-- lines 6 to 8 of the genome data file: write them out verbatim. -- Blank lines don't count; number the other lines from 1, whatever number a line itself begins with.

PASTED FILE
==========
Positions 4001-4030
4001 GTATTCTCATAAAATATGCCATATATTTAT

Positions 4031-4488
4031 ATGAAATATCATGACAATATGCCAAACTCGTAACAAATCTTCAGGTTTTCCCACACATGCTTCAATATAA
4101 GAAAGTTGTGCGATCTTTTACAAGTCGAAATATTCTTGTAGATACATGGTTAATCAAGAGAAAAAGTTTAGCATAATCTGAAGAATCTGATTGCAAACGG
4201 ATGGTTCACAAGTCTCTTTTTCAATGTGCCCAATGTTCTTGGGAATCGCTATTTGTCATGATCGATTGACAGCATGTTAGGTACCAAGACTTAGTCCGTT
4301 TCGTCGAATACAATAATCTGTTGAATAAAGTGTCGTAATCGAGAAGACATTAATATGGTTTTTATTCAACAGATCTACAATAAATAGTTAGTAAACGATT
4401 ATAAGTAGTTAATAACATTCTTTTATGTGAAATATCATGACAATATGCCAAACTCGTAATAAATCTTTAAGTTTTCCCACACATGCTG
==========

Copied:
4201 ATGGTTCACAAGTCTCTTTTTCAATGTGCCCAATGTTCTTGGGAATCGCTATTTGTCATGATCGATTGACAGCATGTTAGGTACCAAGACTTAGTCCGTT
4301 TCGTCGAATACAATAATCTGTTGAATAAAGTGTCGTAATCGAGAAGACATTAATATGGTTTTTATTCAACAGATCTACAATAAATAGTTAGTAAACGATT
4401 ATAAGTAGTTAATAACATTCTTTTATGTGAAATATCATGACAATATGCCAAACTCGTAATAAATCTTTAAGTTTTCCCACACATGCTG